• 27.
    Svedendahl, Maria
    et al.
    KTH, School of Biotechnology (BIO), Biochemistry.
    Carlqvist, Peter
    KTH, School of Chemical Science and Engineering (CHE), Chemistry, Physical Chemistry.
    Branneby, Cecilia
    KTH, School of Biotechnology (BIO), Biochemistry.
    Allnér, Olof
    KTH, School of Chemical Science and Engineering (CHE), Chemistry, Physical Chemistry.
    Frise, Anton
    KTH, School of Chemical Science and Engineering (CHE), Chemistry, Physical Chemistry.
    Hult, Karl
    KTH, School of Biotechnology (BIO), Biochemistry.
    Berglund, Per
    KTH, School of Biotechnology (BIO), Biochemistry.
    Brinck, Tore
    Direct Epoxidation in Candida antarctica Lipase B Studied by Experiment and Theory2008In: ChemBioChem (Print), ISSN 1439-4227, E-ISSN 1439-7633, Vol. 9, no 15, p. 2443-2451Article in journal (Refereed)
    Abstract [en]

    Candida antarctica lipase B (CALB) is a promiscuous serine hydrolase that, besides its native function, catalyzes different side reactions, such as direct epoxidation. A single-point mutant of CALB demonstrated a direct epoxidation reaction mechanism for the epoxidation of alpha,beta-unsaturated aldehydes by hydrogen peroxide in aqueous and organic solution. Mutation of the catalytically active Ser105 to alanine made the previously assumed indirect epoxidation reaction mechanism impossible. Gibbs free energies, activation parameters, and substrate selectivities were determined both computationally and experimentally. The energetics and mechanism for the direct epoxidation in CALB Ser105Ala were investigated that the reaction proceeds through a two step-mechanism with formation of an oxyanionic intermediate. The active-site residue His224 functions as a general acid-base catalyst with support from Asp187. Oxyanion stabilization is facilitated by two hydrogen bonds from Thr40.

  • 28.
    Syrén, Per-Olof
    et al.
    KTH, School of Biotechnology (BIO), Biochemistry (closed 20130101).
    Hendil-Forssell, Peter
    KTH, School of Biotechnology (BIO), Biochemistry (closed 20130101).
    Aumailley, Lucie
    Besenmatter, Werner
    Gounine, Farida
    Svendsen, Allan
    Martinelle, Mats
    KTH, School of Biotechnology (BIO), Biochemistry (closed 20130101).
    Hult, Karl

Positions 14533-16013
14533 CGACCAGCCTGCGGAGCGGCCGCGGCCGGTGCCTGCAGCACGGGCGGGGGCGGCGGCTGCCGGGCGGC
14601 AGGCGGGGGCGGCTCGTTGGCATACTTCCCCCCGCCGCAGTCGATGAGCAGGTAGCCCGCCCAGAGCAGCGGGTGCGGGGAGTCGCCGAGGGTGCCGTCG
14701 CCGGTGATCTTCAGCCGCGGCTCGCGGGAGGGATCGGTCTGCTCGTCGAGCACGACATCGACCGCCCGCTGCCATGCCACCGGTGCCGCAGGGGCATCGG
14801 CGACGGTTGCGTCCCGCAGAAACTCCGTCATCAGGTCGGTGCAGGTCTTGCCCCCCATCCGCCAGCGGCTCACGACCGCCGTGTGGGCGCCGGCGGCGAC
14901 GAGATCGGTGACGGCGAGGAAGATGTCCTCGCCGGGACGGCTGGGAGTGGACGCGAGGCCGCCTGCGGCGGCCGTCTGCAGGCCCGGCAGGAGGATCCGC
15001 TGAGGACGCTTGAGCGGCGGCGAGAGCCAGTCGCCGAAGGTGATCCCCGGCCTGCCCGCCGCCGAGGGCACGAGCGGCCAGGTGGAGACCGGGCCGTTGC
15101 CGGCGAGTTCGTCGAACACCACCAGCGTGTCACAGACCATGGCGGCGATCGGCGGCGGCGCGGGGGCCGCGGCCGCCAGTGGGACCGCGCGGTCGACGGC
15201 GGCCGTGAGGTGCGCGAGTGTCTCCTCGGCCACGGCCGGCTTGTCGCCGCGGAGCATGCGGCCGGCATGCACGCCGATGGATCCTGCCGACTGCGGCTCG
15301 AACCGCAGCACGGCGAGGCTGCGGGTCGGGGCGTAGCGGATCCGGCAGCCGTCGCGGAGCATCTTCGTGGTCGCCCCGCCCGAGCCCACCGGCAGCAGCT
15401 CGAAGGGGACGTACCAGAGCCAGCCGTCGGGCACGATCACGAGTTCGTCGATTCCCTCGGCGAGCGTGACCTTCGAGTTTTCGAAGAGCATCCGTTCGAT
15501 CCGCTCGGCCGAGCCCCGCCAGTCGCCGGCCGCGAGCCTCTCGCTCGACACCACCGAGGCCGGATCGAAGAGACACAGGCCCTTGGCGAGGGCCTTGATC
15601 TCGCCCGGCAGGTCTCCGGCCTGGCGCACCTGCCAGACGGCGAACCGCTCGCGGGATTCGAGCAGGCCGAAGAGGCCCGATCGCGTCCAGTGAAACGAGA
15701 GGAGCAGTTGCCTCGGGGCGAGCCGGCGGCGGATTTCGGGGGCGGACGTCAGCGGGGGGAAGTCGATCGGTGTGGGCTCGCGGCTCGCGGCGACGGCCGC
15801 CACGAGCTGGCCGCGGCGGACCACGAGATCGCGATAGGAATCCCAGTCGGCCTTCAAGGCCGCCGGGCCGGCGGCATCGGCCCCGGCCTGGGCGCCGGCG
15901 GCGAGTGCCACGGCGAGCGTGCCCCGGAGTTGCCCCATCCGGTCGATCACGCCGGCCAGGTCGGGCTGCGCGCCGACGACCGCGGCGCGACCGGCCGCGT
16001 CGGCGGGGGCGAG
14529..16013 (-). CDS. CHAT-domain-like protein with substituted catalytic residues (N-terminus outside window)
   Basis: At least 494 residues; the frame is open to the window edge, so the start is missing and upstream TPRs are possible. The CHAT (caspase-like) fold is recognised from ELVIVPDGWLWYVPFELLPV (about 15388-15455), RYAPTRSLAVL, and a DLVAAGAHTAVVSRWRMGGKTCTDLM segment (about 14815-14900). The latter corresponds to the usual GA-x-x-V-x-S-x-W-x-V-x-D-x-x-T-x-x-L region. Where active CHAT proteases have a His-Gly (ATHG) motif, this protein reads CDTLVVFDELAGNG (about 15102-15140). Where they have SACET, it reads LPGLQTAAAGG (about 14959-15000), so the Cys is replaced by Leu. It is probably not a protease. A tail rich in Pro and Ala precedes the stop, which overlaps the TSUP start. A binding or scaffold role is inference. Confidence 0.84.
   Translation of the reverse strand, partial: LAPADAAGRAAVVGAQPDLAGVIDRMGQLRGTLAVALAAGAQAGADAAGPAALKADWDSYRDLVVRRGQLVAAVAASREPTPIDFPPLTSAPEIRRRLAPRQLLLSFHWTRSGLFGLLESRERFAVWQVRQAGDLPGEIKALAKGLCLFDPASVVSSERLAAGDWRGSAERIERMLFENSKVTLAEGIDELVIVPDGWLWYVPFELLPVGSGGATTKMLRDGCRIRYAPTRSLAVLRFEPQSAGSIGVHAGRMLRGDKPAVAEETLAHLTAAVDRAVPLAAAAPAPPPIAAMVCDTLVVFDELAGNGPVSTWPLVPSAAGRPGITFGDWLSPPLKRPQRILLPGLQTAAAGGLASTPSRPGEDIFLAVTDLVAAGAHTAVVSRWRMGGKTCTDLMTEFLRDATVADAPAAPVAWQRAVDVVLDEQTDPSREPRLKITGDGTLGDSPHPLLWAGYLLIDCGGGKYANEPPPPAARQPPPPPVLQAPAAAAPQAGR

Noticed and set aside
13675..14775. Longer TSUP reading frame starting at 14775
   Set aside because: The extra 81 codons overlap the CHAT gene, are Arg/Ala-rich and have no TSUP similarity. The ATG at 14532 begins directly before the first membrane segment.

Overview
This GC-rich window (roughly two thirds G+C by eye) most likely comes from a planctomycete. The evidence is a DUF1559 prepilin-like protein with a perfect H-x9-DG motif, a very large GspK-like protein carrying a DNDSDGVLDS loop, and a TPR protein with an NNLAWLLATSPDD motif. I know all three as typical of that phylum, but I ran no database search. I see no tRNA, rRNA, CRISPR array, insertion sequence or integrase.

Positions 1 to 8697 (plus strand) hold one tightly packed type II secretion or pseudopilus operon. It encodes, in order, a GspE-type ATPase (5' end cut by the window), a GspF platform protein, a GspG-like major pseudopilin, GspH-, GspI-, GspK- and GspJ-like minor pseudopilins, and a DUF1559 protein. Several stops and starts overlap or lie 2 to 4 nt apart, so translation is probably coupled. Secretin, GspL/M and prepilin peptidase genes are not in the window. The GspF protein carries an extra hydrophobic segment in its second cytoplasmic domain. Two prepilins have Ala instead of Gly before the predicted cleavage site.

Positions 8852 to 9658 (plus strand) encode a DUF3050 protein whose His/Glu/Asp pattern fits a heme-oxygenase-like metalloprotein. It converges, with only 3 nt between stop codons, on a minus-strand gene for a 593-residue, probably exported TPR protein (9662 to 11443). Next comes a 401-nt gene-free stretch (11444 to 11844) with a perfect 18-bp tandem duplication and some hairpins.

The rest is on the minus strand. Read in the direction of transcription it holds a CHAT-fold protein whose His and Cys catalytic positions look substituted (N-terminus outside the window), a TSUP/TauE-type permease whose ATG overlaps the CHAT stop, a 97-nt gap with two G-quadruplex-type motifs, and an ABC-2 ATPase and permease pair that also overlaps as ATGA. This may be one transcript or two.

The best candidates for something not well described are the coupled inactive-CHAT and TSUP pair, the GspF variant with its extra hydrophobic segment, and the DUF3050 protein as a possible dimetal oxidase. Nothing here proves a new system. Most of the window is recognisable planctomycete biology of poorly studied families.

KTH, School of Biotechnology (BIO), Biochemistry (closed 20130101).
    Esterases with an Introduced Amidase-Like Hydrogen Bond in the Transition State Have Increased Amidase Specificity2012In: ChemBioChem (Print), ISSN 1439-4227, E-ISSN 1439-7633, Vol. 13, no 5, p. 645-648Article in journal (Refereed)
  • 29.
    Syrén, Per-Olof
    et al.
    KTH, School of Biotechnology (BIO), Biochemistry.
    Hult, Karl
    KTH, School of Biotechnology (BIO), Biochemistry.
    Substrate Conformations Set the Rate of Enzymatic Acrylation by Lipases2010In: ChemBioChem (Print), ISSN 1439-4227, E-ISSN 1439-7633, Vol. 11, no 6, p. 802-810Article in journal (Refereed)
    Abstract [en]

    Acrylates represent a class of 4-unsaturated compounds of high industrial importance. We investigated the influence of substrate conformations on the experimentally determined reaction rates of the enzyme-catalysed transacylation of methyl acrylate and derivatives by ab initio DFT B3LYP calculations and molecular dynamics simulations. The results supported a least-motion mechanism upon the sp(2) to sp(3) substrate transition to reach the transition state in the enzyme active site. This was in accordance with our hypothesis that acrylates form productive transition states from their low-energy s-sis/s-trans conformations. Apparent k(cat) values were measured for Candida antarctica lipase B (CALB), Humicola insolens cutinase and Rhizomucor miehei lipase and were compared to results from computer simulations. More potent enzymes for acryltransfer, such as the CALB mutant V190A and acrylates with higher turnover numbers, showed elevated populations of productive transition states.

  • 30.
    Vallin, Michaela
    et al.
    KTH, School of Biotechnology (BIO), Biochemistry.
    Syrén, Per-Olof
    KTH, School of Biotechnology (BIO), Biochemistry.
    Hult, Karl
    KTH, School of Biotechnology (BIO), Biochemistry.
    Mutant Lipase-Catalyzed Kinetic Resolution of Bulky Phenyl Alkyl sec-Alcohols: A Thermodynamic Analysis of Enantioselectivity2010In: ChemBioChem (Print), ISSN 1439-4227, E-ISSN 1439-7633, Vol. 11, no 3, p. 411-416Article in journal (Refereed)
    Abstract [en]

    The size of the stereoselectivity pocket of Candida antarctica lipase B limits the range of alcohols that can be resolved with this enzyme. These steric constrains have been changed by increasing the size of the pocket by the mutation W104A. The mutated enzyme has good activity and enantioselectivity toward bulky secondary alcohols, such as 1-phenylalkanols, with alkyl chains up to eight carbon atoms. The S enantiomer was preferred in contrast to the wild-type enzyme, which has R selectivity. The magnitude of the enantioselectivity changes in an interesting way with the chain length of the alkyl moiety. It is governed by interplay between entropic and enthalpic contributions and substrates with long alkyl chains are resolved best with E values higher than 100. The enantioselectivity increases with temperature for the small substrates, but decreases for the long ones.

  • 31. Veld, Martijn A. J.
    et al.
    Fransson, Linda
    KTH, School of Biotechnology (BIO), Biochemistry.
    Palmans, Ania R. A.
    Meijer, E. W.
    Hult, Karl
    KTH, School of Biotechnology (BIO), Biochemistry.
    Lactone Size Dependent Reactivity in Candida Antarctica Lipase B: A Molecular Dynamics and Docking Study2009In: ChemBioChem (Print), ISSN 1439-4227, E-ISSN 1439-7633, Vol. 10, no 8, p. 1330-1334Article in journal (Refereed)
1 - 31 of 31